Boldon, Bailey clash over Gay, Powell

August 28, 2020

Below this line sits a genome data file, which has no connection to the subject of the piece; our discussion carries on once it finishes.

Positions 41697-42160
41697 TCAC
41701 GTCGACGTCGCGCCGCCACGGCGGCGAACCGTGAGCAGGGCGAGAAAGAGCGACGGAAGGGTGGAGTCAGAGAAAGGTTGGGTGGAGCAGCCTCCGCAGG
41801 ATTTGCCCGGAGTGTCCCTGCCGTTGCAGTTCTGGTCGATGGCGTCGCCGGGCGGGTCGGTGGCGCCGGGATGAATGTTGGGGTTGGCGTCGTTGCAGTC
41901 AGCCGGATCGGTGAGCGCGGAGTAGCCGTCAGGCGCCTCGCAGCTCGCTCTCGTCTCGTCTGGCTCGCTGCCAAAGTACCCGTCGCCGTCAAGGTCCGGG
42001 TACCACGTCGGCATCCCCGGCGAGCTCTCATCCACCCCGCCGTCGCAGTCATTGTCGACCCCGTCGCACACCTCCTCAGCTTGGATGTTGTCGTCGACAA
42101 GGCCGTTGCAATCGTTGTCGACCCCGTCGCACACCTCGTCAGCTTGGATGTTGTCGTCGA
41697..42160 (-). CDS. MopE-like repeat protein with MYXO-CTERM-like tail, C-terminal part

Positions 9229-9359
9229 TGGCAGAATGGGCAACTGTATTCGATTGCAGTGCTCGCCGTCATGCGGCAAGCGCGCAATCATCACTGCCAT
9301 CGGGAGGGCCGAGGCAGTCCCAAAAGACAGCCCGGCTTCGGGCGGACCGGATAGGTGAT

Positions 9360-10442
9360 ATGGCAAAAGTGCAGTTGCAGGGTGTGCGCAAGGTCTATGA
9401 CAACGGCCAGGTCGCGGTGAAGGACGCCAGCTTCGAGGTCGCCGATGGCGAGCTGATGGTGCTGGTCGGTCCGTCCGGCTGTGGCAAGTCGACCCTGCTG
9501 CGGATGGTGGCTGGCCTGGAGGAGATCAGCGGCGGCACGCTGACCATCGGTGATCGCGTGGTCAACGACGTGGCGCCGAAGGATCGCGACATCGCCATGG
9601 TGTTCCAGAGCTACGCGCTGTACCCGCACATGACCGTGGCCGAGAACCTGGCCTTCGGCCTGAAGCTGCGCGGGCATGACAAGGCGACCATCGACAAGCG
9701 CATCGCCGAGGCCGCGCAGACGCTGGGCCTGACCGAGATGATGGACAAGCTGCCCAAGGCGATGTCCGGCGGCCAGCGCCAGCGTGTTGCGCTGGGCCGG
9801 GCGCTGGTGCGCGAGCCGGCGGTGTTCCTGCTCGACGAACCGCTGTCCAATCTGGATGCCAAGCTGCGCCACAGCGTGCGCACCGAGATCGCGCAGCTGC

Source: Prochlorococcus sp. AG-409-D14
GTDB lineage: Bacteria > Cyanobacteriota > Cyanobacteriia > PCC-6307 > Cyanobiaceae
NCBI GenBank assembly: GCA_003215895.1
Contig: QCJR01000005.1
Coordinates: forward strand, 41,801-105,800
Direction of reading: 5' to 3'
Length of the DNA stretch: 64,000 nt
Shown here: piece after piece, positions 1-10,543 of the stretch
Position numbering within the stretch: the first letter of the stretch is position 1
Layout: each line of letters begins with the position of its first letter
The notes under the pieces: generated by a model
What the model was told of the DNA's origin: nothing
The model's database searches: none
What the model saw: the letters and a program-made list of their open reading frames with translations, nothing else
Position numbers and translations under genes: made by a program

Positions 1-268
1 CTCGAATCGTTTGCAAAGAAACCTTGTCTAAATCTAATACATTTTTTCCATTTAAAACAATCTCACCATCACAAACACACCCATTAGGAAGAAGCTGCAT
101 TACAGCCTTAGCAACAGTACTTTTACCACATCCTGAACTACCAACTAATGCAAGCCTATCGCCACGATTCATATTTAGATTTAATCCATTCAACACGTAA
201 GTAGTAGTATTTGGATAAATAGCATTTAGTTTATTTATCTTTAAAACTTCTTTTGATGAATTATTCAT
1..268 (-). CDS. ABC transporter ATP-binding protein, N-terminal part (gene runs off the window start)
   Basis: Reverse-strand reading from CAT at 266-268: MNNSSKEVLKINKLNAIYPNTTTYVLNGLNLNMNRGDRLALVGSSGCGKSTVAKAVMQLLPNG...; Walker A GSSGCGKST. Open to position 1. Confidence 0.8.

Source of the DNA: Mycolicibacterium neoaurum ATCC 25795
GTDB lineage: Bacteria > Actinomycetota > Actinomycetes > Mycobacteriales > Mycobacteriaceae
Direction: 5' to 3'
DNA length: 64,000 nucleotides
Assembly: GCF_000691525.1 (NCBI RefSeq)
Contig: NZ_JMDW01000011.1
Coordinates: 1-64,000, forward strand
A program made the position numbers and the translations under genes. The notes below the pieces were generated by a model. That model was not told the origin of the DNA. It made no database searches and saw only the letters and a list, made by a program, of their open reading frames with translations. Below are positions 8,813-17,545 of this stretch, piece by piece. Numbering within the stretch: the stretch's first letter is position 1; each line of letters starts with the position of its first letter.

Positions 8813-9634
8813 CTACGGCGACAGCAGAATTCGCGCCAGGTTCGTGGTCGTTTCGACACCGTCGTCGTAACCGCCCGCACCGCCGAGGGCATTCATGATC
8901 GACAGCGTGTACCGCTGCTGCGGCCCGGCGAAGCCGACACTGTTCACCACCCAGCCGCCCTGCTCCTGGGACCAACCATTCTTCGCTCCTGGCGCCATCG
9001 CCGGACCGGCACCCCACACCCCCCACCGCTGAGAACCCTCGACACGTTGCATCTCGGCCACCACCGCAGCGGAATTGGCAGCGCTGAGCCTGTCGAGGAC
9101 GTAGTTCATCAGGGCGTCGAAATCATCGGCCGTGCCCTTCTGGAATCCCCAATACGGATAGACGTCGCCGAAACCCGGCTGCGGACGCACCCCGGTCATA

first_imgFormer world 200m champion Ato Boldon says he has sympathy with athletes who fail drug tests by taking supplements. But former 100m Olympic and world champion Donovan Bailey insists there can be no excuses for athletes taking banned substances.Following sprinters Tyson Gay and Asafa Powell testing positive for banned drugs , Boldon said: “An athlete does not have a degree in pharmacology.” But Bailey said: “Athletes must know what is on the ‘banned’ list.” And he added it could be time to consider life bans for those caught taking banned substances.The Canadian, who will be a BBC Radio 5 live summariser for the Anniversary Games and World Championships, said: “Ultimately it could be the new false start rule—it doesn’t matter who you are, if you false start out of the blocks, you’re out.”It is not known which substance Gay, the fastest man in the world this year having run 9.75 seconds, has tested positive for—that should be confirmed after the result of analysis of his B sample.Powell, who has clocked 9.88 this year, was tested at the national trials in June and returned an adverse finding for oxilofrine (methylsynephrine), a stimulant that boosts fat-burning. Boldon said it was important to make a distinction between blood-doping and “people trying to push the envelope with their supplements”. He added: “An athlete is trusting of the person he is buying the supplements from, or the coach, or whoever is providing these supplements. “When you listen to Tyson, he is saying he put his faith in someone and they let him down. That says to me, OK somebody told me you can take this and it will be fine, there will be nothing to cause you to have a positive test—and obviously that was not the case.” Bailey, who won Olympic and world 100m gold medals, and has held the 100m world record, has a zero-tolerance policy on drug-taking. The 45-year-old said: “Every single athlete is given a banned list and they should look carefully down it. “When money is involved you are going to have cheats, people who push the envelope. We are in a sport where one thousandth of a second can be the difference between success and failure. “Athletes who take drugs tend to be insecure. They don’t believe they have the physical and/or mental capacity to do great things so they take another route—the pharmaceutical route, if you like.” On Gay claiming he was let down by someone he trusted, Bailey added: “You don’t go to an athletics meeting to watch the trainer, coach or masseur run a race. The onus is 100 per cent on the athlete to take responsibility for any substances going into their body.” Boldon suggested stimulants and supplements are here to stay and said it was naive to think they could be banned. He added: “I think the problem is in trying to push the envelope and get to the edge, several of the top names in the sport are falling over the edge.”last_img

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